Mitral Stenosis -- Child

Mitral stenosis is a narrowing of the mitral valve in the heart. The mitral valve is in the left side of the heart between the upper and lower chambers of the heart. When working properly, the valve helps to keep blood flowing in the right direction from the upper to the lower chambers. Mitral stenosis makes it difficult for blood to move from the upper and lower chambers. This means there is less blood for the lower chamber to pump out to the body. The blood can also back up in the upper chamber and push back into the lungs.

  • Causes


    The most common cause of mitral stenosis is
    rheumatic fever
    . This infection that may develop after strep throat or scarlet fever and can scar the heart valves. Mitral stenosis may develop 5-10 years after this infection occurs.

    Less common or very rare causes include:

    • Birth defect
    • Blood clots
    • Tumors
    • Infective endocarditis
    • Other growths that block blood flow through the mitral valve

  • Definition

    Mitral stenosis is a narrowing of the mitral valve in the heart. The mitral valve is in the left side of the heart between the upper and lower chambers of the heart. When working properly, the valve helps to keep blood flowing in the right direction from the upper to the lower chambers.

    Mitral stenosis makes it difficult for blood to move from the upper and lower chambers. This means there is less blood for the lower chamber to pump out to the body. The blood can also back up in the upper chamber and push back into the lungs.

    Mitral Valve Stenosis
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  • Diagnosis

    The doctor will ask about your child’s symptoms and medical history. A physical exam will be done. The doctor may suspect mitral stenosis from:


    • Abnormal chest sounds, such as a
      heart murmur
      or snap
    • Stretching of a vein in the neck
    • Signs of fluid in the lungs

    The diagnosis will be made after observing the mitral valve itself. Images of the heart and its structures may be taken during:

    • Echocardiogram
      —can also show the motion of the heart
    • Chest x-ray
    • Transesophageal echocardiogram
      —a tube that runs from the mouth into the stomach to better examine the mitral valve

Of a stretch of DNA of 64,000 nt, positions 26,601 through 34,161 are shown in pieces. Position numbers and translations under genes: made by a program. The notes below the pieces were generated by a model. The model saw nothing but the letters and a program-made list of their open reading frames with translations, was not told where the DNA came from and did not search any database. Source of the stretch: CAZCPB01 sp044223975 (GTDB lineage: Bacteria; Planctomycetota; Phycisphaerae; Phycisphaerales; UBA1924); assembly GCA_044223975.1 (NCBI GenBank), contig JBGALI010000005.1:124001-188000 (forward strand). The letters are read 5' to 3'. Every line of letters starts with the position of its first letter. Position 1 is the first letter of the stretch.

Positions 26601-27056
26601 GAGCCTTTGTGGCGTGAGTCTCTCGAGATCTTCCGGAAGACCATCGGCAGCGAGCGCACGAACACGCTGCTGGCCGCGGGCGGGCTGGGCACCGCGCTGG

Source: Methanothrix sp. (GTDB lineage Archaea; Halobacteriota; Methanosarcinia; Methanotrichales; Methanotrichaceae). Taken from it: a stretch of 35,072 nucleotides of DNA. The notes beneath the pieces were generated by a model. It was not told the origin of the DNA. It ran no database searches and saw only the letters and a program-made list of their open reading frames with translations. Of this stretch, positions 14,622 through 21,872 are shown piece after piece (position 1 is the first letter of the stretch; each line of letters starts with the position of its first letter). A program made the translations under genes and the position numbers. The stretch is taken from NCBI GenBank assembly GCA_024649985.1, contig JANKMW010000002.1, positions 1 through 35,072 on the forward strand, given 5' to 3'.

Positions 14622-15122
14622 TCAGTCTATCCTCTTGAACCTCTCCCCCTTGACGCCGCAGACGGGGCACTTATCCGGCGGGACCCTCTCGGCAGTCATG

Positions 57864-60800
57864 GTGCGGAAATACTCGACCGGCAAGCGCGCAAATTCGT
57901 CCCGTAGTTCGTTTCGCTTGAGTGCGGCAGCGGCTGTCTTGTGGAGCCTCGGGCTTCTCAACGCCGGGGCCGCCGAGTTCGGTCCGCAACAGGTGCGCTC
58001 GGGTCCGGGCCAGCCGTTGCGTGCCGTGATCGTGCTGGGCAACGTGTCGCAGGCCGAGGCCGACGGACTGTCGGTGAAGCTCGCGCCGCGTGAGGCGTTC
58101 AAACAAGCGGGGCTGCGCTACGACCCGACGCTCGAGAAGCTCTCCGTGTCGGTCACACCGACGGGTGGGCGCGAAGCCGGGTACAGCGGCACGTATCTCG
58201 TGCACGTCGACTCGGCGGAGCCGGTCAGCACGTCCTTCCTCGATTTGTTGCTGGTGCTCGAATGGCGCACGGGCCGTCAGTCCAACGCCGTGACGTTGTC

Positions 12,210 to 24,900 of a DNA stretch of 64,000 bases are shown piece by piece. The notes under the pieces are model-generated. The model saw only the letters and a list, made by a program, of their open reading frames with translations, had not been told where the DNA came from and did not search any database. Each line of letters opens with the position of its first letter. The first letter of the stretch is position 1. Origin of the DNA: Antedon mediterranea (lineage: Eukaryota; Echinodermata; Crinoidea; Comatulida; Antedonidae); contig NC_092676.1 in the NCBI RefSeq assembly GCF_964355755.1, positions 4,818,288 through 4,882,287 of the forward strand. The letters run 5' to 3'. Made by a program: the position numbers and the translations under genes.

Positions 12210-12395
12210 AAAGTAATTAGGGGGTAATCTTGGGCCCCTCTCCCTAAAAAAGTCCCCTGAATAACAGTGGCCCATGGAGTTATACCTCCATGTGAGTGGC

• Cardiac catheterization

    The heart's abilities may also be tested with:

    • Electrocardiogram
      (ECG, EKG)—a record of the electrical activity of the heart
    • Stress test
      —test how the body responds to physical exertion

  • Prevention

    Most cases of mitral stenosis can be prevented by preventing rheumatic fever:


    • Treat
      strep throat
      infections right away to avoid rheumatic fever, which can cause scarring of the heart valve.
    • Always make sure your child finishes all of the antibiotics given, even if he feels better.

  • Risk Factors

    The main risk factor for mitral stenosis is rheumatic fever. Other risk factors may include:

    • Being born with mitral valve problems
    • Having other health problems that affect blood flow in the heart

  • Symptoms

    Symptoms are caused by the problems with blood flow and may include:

    • Hard time breathing, especially during exercise and when lying flat
    • Waking up short of breath in the middle of the night
    • Tiredness
    • Sensation of rapid or irregular heartbeat
    • Cough with exertion
    • Coughing up blood
    • Swelling of the legs or feet
    • Frequent respiratory infections
    • Dizziness, fainting
    • Chest pain, like squeezing, pressure, or tightness (rare)

  • Treatment

    If your child has mild mitral stenosis, immediate treatment may not be needed. Your doctor will monitor your child's condition to look for potential problems. Other treatment options include:

    Follow the doctor's instructions if your child is diagnosed with mitral stenosis.